Otter's spokesman did not respond to request for comment, though Otter is currently hospitalized recovering from back surgery and an infection. Denney's office also did not return request for comment.

For many Idahoans, Tuesday's ruling won't result in changes at the grocery checkout line. They will continue paying the tax and the state won't be at risk of losing the tax revenue, which helps pay for public schools and transportation projects. Instead, it's the Idaho Legislature that will face dramatic changes when handling bills at the end of each session.



EU closer to sanctions on Poland over changes in judiciary
Headline News | 2017/07/19 03:13
The European Union is coming closer to imposing sanctions on Poland for the government's attempt to take control over the judiciary, a senior official warned Wednesday, but he said the bloc was still open to dialogue.

European Commission Vice President Frans Timmermans spoke Wednesday in Brussels, shortly after Poland's lawmakers voted overwhelmingly to send a contentious draft law that would reorganize the nation's top Supreme Court for more work by a special parliamentary commission.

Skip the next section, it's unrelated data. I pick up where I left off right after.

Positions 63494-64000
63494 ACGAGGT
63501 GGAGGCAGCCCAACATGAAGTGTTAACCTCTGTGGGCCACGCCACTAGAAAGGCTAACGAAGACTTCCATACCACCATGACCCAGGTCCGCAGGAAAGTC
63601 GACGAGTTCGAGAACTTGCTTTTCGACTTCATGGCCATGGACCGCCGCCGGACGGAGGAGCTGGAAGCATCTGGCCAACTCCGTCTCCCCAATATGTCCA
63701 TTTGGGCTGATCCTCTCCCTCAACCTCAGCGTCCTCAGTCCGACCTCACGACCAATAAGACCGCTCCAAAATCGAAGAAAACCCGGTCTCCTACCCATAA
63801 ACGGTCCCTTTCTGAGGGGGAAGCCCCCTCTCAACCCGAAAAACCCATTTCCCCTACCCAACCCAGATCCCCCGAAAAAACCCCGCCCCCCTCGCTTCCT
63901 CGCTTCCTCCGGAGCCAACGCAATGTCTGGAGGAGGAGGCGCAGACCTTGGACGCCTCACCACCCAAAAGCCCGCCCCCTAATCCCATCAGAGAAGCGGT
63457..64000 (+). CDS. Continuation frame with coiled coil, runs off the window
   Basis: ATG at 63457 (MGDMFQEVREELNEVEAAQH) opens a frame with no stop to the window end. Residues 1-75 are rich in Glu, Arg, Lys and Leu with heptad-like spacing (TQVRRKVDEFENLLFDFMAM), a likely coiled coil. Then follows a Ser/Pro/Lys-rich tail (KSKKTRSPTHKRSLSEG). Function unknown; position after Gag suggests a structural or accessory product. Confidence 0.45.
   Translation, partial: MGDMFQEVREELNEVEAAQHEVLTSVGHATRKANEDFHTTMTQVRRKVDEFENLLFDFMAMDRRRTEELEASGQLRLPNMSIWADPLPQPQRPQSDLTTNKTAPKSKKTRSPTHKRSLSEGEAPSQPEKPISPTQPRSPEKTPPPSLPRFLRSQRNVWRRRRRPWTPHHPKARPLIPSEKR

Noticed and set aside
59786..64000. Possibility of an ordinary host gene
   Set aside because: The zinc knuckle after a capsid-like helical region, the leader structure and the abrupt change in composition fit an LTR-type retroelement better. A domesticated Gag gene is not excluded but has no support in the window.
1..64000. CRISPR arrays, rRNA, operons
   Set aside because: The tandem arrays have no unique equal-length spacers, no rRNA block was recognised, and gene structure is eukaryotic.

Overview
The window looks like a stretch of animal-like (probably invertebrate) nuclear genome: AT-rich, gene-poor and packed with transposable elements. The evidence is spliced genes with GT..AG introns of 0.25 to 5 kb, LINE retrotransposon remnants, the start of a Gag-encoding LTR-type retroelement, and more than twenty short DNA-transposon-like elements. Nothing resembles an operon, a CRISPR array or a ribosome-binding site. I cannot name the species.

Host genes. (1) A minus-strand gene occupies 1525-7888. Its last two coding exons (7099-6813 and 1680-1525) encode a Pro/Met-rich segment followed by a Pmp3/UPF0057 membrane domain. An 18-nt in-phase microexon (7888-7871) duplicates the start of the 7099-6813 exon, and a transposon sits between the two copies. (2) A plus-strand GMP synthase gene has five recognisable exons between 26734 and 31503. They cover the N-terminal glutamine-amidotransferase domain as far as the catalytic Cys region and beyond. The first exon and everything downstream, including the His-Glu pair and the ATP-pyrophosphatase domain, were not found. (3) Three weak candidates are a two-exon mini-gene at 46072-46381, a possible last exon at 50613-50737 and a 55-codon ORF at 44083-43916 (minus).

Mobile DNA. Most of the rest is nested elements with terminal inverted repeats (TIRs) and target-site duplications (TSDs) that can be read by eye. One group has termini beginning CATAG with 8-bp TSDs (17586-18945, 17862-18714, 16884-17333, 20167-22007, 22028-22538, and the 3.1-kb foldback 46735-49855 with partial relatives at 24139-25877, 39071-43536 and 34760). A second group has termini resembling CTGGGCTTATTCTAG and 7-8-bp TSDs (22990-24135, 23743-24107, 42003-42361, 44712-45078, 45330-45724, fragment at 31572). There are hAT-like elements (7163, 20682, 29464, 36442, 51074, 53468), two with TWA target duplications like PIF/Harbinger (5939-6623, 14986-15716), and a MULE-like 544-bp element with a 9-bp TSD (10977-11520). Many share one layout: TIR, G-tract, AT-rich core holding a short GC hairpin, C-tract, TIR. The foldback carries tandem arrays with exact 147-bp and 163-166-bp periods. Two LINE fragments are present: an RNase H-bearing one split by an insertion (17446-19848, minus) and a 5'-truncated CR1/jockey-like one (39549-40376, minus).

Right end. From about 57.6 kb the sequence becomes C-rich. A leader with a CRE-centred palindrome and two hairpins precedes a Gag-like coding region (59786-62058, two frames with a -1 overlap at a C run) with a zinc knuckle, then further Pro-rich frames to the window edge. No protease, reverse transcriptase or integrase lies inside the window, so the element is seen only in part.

Timmermans said that the EU was closer to triggering Article 7 against Poland because its recent steps toward the judiciary "greatly amplify the threat to the rule of law" and threaten putting the judiciary "under full political control of the government." But he said that dialogue between the EU and Poland should continue while the legislation is being worked on.